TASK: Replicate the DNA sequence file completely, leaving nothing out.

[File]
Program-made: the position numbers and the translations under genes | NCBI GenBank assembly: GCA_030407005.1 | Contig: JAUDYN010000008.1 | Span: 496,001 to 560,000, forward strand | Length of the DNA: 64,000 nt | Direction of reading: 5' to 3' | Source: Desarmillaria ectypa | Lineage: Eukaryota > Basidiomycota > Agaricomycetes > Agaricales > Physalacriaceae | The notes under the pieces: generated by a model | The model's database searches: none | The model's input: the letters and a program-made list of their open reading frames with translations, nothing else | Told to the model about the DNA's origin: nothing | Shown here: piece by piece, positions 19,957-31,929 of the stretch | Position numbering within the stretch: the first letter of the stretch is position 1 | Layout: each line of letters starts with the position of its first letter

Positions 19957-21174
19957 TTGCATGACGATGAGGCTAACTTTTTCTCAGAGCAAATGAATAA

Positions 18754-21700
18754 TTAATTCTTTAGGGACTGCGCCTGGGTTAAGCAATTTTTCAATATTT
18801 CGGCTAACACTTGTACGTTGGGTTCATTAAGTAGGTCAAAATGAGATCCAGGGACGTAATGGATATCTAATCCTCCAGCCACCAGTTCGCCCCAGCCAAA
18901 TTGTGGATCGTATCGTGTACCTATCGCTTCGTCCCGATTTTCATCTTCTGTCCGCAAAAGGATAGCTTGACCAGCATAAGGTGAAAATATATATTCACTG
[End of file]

Program-made: the position numbers and the translations under genes | NCBI GenBank assembly: GCA_030407005.1 | Contig: JAUDYN010000008.1 | Span: 496,001 to 560,000, forward strand | Length of the DNA: 64,000 nt | Direction of reading: 5' to 3' | Source: Desarmillaria ectypa | Lineage: Eukaryota > Basidiomycota > Agaricomycetes > Agaricales > Physalacriaceae | The notes under the pieces: generated by a model | The model's database searches: none | The model's input: the letters and a program-made list of their open reading frames with translations, nothing else | Told to the model about the DNA's origin: nothing | Shown here: piece by piece, positions 19,957-31,929 of the stretch | Position numbering within the stretch: the first letter of the stretch is position 1 | Layout: each line of letters starts with the position of its first letter

Positions 19957-21174
19957 TTGCATGACGATGAGGCTAACTTTTTCTCAGAGCAAATGAATAA

Positions 18754-21700
18754 TTAATTCTTTAGGGACTGCGCCTGGGTTAAGCAATTTTTCAATATTT
18801 CGGCTAACACTTGTACGTTGGGTTCATTAAGTAGGTCAAAATGAGATCCAGGGACGTAATGGATATCTAATCCTCCAGCCACCAGTTCGCCCCAGCCAAA
18901 TTGTGGATCGTATCGTGTACCTATCGCTTCGTCCCGATTTTCATCTTCTGTCCGCAAAAGGATAGCTTGACCAGCATAAGGTGAAAATATATATTCACTG